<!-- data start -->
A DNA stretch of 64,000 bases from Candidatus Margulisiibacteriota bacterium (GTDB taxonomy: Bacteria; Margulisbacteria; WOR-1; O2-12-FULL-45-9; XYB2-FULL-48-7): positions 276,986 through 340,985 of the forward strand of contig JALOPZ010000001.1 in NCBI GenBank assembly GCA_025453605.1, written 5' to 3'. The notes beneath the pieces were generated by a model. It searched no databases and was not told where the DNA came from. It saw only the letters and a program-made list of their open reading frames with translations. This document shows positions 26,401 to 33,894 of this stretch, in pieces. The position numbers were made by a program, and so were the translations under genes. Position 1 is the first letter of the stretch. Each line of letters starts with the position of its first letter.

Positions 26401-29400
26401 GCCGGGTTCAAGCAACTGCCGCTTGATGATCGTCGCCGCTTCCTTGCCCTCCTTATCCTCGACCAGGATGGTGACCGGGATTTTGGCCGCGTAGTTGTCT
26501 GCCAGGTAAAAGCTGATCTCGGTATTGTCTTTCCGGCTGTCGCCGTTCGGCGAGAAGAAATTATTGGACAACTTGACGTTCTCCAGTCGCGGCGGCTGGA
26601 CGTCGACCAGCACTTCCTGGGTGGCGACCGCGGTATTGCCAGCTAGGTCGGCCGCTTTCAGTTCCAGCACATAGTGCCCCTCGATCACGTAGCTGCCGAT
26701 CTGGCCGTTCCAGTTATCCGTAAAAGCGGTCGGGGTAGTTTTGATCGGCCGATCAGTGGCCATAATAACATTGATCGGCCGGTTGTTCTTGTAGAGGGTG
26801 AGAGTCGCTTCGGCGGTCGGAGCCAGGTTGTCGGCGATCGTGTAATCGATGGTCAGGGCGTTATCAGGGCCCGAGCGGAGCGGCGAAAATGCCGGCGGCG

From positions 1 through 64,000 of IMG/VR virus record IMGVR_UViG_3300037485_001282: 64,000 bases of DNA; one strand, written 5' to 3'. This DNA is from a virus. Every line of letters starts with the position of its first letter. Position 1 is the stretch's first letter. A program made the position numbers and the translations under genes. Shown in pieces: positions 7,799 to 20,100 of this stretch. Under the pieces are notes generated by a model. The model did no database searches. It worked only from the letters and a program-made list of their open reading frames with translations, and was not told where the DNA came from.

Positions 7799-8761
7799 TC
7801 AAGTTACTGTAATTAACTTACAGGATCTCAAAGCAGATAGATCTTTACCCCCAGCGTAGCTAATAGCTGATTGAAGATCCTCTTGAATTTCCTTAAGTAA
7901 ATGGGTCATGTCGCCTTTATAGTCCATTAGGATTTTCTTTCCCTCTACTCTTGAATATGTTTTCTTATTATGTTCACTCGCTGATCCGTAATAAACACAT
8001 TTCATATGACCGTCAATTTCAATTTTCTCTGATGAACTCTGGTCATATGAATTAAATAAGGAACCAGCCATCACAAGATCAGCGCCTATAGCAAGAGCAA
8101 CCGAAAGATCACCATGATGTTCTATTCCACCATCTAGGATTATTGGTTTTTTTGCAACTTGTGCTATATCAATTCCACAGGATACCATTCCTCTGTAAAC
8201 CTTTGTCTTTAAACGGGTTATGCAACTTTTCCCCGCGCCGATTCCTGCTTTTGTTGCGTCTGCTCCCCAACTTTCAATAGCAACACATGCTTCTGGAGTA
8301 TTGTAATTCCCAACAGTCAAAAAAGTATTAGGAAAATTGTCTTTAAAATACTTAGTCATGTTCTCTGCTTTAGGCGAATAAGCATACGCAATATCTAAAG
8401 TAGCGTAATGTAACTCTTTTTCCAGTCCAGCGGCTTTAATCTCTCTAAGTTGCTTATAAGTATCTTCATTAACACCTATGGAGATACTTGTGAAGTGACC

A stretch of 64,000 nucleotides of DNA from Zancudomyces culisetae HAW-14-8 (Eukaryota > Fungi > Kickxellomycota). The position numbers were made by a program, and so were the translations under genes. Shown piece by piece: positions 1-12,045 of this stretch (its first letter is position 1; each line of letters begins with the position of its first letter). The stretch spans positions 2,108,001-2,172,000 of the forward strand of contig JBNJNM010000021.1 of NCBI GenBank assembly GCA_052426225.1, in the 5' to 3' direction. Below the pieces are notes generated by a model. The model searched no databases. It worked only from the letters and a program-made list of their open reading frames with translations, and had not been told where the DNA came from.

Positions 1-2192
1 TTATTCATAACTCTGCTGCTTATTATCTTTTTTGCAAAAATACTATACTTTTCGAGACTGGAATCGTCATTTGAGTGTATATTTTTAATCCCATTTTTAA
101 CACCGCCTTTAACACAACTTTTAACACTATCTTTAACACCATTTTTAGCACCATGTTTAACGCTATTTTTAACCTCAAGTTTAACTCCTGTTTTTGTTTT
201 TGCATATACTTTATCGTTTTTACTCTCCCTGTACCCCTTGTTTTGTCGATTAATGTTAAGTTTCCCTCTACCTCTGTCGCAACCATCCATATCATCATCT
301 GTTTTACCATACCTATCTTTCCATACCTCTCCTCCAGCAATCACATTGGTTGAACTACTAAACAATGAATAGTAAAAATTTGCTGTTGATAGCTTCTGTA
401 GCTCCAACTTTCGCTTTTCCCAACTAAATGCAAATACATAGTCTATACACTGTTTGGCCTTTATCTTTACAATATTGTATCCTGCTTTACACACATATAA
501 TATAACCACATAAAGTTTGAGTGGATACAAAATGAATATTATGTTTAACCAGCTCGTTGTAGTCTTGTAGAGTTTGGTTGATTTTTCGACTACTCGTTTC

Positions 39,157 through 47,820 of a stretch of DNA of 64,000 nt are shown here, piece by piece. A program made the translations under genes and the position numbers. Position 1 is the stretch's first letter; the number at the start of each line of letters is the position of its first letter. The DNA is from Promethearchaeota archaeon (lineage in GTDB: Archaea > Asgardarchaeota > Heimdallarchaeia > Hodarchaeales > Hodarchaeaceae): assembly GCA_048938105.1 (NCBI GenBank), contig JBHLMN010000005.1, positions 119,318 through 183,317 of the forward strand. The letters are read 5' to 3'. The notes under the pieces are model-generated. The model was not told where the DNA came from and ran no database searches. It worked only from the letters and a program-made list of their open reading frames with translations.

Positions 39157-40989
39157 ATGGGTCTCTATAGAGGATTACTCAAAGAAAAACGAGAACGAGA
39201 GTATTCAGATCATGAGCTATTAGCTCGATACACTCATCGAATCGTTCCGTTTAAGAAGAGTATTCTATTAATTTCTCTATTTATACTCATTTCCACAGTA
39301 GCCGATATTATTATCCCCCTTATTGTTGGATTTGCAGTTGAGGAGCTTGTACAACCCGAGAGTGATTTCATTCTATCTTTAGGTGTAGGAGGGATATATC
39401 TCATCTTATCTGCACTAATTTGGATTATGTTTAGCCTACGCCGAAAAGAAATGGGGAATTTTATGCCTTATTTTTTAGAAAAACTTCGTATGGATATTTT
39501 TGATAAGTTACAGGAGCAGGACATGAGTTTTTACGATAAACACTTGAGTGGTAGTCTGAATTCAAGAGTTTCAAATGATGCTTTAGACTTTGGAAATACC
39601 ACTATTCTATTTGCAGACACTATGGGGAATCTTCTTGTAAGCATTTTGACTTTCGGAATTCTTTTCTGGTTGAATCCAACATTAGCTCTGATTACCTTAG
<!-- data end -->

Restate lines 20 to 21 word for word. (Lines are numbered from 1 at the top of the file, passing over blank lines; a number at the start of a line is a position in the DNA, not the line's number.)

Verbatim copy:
1 TTATTCATAACTCTGCTGCTTATTATCTTTTTTGCAAAAATACTATACTTTTCGAGACTGGAATCGTCATTTGAGTGTATATTTTTAATCCCATTTTTAA
101 CACCGCCTTTAACACAACTTTTAACACTATCTTTAACACCATTTTTAGCACCATGTTTAACGCTATTTTTAACCTCAAGTTTAACTCCTGTTTTTGTTTT